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The One Rule sounds like a reference to Lord of the Rings (“One ring to the rule them all”) or Highlander. (“There can be only one!”) Actually it refers to the band’s decree that they have only one rule: no singing.
“We have absolutely nothing against vocal groups, but being an instrumental group was another way we wanted to be somewhat unique,” said drummer Todd James. “The only condition I expressed from day one is that we would avoid having vocals in the group, thus the name of the band.”
“The guitar is my voice,” said Bryan James Gatten, lead guitarist.
In concert this astonishing trio hits one musical height after another, continually topping itself ad infinitum. Imagine Rush if they dispensed with the vocals and added Jeff Beck. That might be too narrow a description, though, for a band that lists among its influences Weather Report, Chick Corea, Medeski, Martin & Wood, King Crimson, Frank Zappa, Pat Metheny, Focus, Don Ellis and Chuck Mangione. Those last two may be a head-scratcher since there’s no trumpet player yet, but there’s so much going on in the music that anything’s possible.
“This is the most challenging group I’ve ever been a part of. I love the exploration and experimentation,” James said. ”I’m constantly playing on the edge of my seat and that’s the best place for me to be.”
Keyboardist Scott Junkert is a longtime veteran of the local music scene, a regular performer at the Saturday jazz shows at Club Saratoga and in the jazz trio Three to Get Ready.
James has played drums for local bands such as the The Busters, Shack Shakers and Woofer. As a student he wrote the Central High School Street Beat in 1979 and it was used at sporting events until the school’s closing in 2011. It’s also the name of his teaching business, Street Beat Drum Academy.
“For over 10 years I had wanted to start a high-energy instrumental group that played all styles and time signatures and had a sizable ad lib component to it,” said James. “I wanted to do popular cover material in an instrumental format, as well as progressive rock, electric jazz fusion and original material.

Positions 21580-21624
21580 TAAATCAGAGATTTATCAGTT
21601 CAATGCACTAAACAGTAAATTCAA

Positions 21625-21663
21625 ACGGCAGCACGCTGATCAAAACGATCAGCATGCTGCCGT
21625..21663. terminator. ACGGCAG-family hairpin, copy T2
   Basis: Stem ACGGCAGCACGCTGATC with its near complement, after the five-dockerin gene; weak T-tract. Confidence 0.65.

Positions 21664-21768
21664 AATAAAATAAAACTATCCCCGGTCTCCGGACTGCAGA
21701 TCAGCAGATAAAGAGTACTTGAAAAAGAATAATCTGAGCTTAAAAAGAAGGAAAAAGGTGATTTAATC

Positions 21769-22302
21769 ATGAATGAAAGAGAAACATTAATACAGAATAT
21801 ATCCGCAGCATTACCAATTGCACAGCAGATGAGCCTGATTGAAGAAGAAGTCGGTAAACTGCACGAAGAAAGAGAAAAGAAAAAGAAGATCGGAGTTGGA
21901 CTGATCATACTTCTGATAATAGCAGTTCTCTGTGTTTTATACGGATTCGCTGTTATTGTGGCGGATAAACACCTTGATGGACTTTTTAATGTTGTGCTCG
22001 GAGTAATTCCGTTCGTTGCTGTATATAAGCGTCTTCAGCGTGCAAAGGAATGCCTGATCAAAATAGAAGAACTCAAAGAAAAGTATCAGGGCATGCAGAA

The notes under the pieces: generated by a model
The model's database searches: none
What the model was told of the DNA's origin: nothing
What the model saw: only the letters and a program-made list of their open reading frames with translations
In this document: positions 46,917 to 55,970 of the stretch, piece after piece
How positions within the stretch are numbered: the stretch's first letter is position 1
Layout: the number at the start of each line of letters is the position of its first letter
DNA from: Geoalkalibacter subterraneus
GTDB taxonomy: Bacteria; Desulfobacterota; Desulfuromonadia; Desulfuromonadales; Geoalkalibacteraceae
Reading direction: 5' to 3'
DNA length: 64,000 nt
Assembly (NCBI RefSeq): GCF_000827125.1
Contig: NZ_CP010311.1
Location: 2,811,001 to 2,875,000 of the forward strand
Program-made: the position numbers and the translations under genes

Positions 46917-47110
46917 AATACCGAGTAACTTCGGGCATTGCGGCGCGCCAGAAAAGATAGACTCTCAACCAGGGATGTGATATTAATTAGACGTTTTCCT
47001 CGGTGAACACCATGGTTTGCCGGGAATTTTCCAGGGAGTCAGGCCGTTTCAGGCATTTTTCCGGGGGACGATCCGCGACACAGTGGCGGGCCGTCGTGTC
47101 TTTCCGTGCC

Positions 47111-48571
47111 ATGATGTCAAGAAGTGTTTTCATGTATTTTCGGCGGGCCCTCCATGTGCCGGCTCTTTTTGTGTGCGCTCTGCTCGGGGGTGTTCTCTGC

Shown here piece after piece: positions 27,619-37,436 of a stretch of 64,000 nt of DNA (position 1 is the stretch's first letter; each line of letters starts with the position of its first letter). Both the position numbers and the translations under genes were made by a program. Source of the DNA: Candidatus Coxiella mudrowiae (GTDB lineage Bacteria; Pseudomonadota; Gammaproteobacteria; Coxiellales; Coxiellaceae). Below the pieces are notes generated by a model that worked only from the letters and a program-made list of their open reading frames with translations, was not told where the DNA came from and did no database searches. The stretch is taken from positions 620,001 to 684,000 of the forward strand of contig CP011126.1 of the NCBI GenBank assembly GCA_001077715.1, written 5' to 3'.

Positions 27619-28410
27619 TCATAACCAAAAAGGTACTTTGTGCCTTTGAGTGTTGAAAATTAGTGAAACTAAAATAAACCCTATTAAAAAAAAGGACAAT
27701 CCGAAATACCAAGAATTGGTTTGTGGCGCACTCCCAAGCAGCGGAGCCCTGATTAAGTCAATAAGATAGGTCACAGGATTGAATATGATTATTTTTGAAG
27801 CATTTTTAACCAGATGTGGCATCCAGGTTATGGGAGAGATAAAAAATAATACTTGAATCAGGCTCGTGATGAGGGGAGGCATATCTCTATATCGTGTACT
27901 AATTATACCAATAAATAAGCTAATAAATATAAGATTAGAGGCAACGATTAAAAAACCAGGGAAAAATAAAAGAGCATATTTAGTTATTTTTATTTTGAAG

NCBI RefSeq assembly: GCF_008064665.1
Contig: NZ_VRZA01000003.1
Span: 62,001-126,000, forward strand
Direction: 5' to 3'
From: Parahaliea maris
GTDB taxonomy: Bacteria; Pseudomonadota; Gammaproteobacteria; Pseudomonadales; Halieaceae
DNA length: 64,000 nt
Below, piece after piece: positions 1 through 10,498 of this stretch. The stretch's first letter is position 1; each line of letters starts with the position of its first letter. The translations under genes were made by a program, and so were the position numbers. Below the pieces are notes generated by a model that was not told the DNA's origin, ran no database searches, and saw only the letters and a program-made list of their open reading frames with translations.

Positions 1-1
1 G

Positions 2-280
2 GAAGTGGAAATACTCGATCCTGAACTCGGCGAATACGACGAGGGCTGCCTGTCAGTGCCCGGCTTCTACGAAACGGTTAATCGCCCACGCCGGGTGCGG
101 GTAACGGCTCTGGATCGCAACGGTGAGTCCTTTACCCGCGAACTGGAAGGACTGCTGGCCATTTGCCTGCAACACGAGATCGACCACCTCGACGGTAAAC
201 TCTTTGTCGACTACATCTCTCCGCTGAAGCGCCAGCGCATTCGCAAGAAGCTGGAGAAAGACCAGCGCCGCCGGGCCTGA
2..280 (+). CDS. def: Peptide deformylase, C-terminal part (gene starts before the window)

“After a few failed attempts, I got inspired to start this group after seeing Bryan perform with his cover group Traction while I was on a break playing with Woofer. I could tell he had abilities far beyond what a cover band would require.
“I talked with Bryan about my idea and we hit it off immediately. We had both worked with Scott and instantly agreed that he would be our third member.”
Gatten is a relative newcomer, having moved from St. Paul to the Duluth in 2013. But he has roots here since his father, Eric Gatten, is also a veteran of the Duluth music scene. The younger Gatten drew inspiration from watching tapes of his father’s 1980s band, Automatic, and transcribed the playing of the lead guitarist, David Bowman.
Gatten began playing guitar at age 6, trained in classical music and released his first album when he was 14. Now 30, he has produced five albums. Though the music is tough to classify, it ranges from hard rock (Respectable Boy, 2008) to New Age (Northscapes, 2009, and Voyager, 2015). Mostly they are solo efforts, with layers of guitar recorded over each other. “Respectable Boy” was co-written with his father.
His latest, “The Blue Hour” (2017), is smooth yet hard-edged blues-rock with drums and bass, all parts performed by Gatten. It’s not hard to imagine a deep-voiced late-night radio DJ introducing a track with, “Here is music for lovers.” But it might be just as accurately described as “music for headbanging in the stratosphere” as each number launches into Gatten’s sonic fireworks.
Gatten also plays solo at venues such as Sir Benedict’s, Dubh Linn and Thirsty Pagan. “Most of my solo performances are not what someone might expect from certain venues, but people have been pretty open-minded,” he said. “They might be used to seeing someone sit down with an acoustic guitar and sing, and here’s this guy standing up there with a Stratocaster, plenty of improvisation and no singing. But it’s my belief that as long as what is happening is good and genuine, people will appreciate it.”
The trio intends to become a quartet by adding a bass player. “Scott is so good with the left hand on keyboards that we’ve been able to survive without a bass player up to this point,” James said. “The search is on.”